2.  We defined two types of "union-find makers": Fast and Safe. Both propose a link type, and each element of a union-find structure must be "associated" to one different link (generally the link is a mutable field in the element type). Initially, the link value is empty_link.

The Make functor, once told how access the link of an element, returns a module complying to S. Below we given an exemple of usage.

Note: It is possible for an element to be present in two different union-find data structures; it must just have different links.

If the link in an element must be re-used for another union-find data structure, then it must be set to empty_link, and one must stop using the union-find data structure that contained the element (even with other elements).

module type UNION_FIND = sig
   type (α, β) link
   val empty_link:(α,β) link

   module type LINK =
     type element
     type description
     val get : element → (description, element) link
     val set : element → (description, element) link → unit

   module Make(Link : LINK):S with type description = Link.description and type element = Link.element

The difference between the fast and safe version is that safe performs additional checks. The performance difference is small, so the Safe version should be prefered.
module Fast:UNION_FIND

module Safe:UNION_FIND

3.  Exemple of usage:

type test = { x:intmutable z:(string, test) Union_find.Safe.link };;

module Test = struct  type description = string  type element = test  let get_link t = t.z  let set_link t z = t.z ← z  end

module A = Union_find.Safe.Make(Test)

let uf = A.create() in  let elt1 = {x=1; z=Safe.empty_link} in  let part1 = A.singleton t elt1 "1" in  assert(A.description t (A.find t elt1) = "1")

Module Union_find

1.  We represent each disjoint set by a tree : elements are in the same set than the element that they point to.

The root of the tree is the representative of the set, and corresponds to elements of type partition. It points to a "partition descriptor".

type (α,β) baselink = 
   ∣ Partition_descriptor of α partition_descriptor
   ∣ Parent of β

The partition descriptor contains the user-accessible description, and a rank, used to optimize the union operation.

Note that the partition descriptor is not accessible by the users of the module, and the interface make it so that there can be only one link to the partition descriptor (from the representative). This allows to update the partition descriptor destructively.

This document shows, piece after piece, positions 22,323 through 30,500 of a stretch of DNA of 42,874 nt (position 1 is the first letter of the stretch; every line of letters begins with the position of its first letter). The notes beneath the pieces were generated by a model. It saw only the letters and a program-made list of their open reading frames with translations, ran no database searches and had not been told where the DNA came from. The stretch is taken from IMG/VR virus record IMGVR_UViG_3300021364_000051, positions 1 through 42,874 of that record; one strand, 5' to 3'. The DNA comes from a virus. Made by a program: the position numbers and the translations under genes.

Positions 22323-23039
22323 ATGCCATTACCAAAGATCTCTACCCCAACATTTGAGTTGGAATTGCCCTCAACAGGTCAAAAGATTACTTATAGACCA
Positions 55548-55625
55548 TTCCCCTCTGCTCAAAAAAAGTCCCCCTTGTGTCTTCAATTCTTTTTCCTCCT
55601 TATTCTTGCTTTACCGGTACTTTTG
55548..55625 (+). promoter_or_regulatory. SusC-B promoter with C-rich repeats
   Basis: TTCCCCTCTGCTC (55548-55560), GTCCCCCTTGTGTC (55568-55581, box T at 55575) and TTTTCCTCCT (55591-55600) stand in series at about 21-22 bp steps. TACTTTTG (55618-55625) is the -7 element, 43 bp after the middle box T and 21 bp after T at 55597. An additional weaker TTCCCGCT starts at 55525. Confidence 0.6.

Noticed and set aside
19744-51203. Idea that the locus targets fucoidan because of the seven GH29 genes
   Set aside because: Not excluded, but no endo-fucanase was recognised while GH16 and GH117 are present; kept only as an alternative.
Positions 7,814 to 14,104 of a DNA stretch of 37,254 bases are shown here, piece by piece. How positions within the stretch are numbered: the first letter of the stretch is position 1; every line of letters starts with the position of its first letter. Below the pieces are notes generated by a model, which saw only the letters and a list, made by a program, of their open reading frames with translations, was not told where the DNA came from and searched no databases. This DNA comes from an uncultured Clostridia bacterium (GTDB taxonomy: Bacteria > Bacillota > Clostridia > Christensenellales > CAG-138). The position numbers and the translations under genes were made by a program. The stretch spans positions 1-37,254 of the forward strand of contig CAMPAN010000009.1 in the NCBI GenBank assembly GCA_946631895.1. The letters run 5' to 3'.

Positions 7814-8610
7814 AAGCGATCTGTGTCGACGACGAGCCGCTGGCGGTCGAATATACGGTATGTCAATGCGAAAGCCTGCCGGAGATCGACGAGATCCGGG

and α partition_descriptor = { mutable rank:rank; mutable desc:α }

The rank of a partition is is a majorant of the distance of its elements to the root (path compression makes so that the height of the tree can be lower than the rank). The union operation minimizes the rank, and thus the height of the tree.
and rank = int
2.  The implementation is parametrized by the safety checks that we perform (which differs between the Fast and Safe modules).

The safe module identifies all union-find data structures by a unique id, embed that in the links, and checks for all operation that they are equal. It also checks initialization of the link.

module type SAFETY = sig
   type t
   val create: unit → t
   type (α,β) link

   (∗ Create a safe link from a baselink. ∗)
   val securize: t → (α,β) baselink → (α,β) link

   (∗ Returns the base_link from the safe link. ∗)
   val get_base: (α,β) link → (α,β) baselink

   (∗ Check the safe link withat the element (and the safe link) belong to t. ∗)
   val check_membership: t → (α,β) link → unit

   (∗ Check that the element is not yet part of any union find. ∗)
   val check_unused: (α,β) link → unit

   (∗ Initial link. ∗)
   val empty_link: (α,β) link

module No_safety:SAFETY = struct
   type t = unit
   let create() = ()